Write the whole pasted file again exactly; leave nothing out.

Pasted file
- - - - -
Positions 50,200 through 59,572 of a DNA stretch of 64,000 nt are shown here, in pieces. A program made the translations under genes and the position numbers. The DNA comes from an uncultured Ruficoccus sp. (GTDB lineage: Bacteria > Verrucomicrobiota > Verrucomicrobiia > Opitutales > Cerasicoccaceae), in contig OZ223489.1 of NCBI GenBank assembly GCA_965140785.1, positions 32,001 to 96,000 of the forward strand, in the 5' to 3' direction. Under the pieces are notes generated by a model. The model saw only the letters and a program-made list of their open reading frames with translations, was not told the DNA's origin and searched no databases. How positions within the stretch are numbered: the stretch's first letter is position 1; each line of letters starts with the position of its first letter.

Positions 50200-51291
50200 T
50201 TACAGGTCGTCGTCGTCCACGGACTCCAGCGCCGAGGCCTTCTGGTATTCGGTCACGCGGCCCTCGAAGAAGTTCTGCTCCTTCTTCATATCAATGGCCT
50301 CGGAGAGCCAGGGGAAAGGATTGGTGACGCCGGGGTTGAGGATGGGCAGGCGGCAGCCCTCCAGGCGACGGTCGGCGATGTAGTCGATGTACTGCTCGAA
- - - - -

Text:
Positions 50,200 through 59,572 of a DNA stretch of 64,000 nt are shown here, in pieces. A program made the translations under genes and the position numbers. The DNA comes from an uncultured Ruficoccus sp. (GTDB lineage: Bacteria > Verrucomicrobiota > Verrucomicrobiia > Opitutales > Cerasicoccaceae), in contig OZ223489.1 of NCBI GenBank assembly GCA_965140785.1, positions 32,001 to 96,000 of the forward strand, in the 5' to 3' direction. Under the pieces are notes generated by a model. The model saw only the letters and a program-made list of their open reading frames with translations, was not told the DNA's origin and searched no databases. How positions within the stretch are numbered: the stretch's first letter is position 1; each line of letters starts with the position of its first letter.

Positions 50200-51291
50200 T
50201 TACAGGTCGTCGTCGTCCACGGACTCCAGCGCCGAGGCCTTCTGGTATTCGGTCACGCGGCCCTCGAAGAAGTTCTGCTCCTTCTTCATATCAATGGCCT
50301 CGGAGAGCCAGGGGAAAGGATTGGTGACGCCGGGGTTGAGGATGGGCAGGCGGCAGCCCTCCAGGCGACGGTCGGCGATGTAGTCGATGTACTGCTCGAA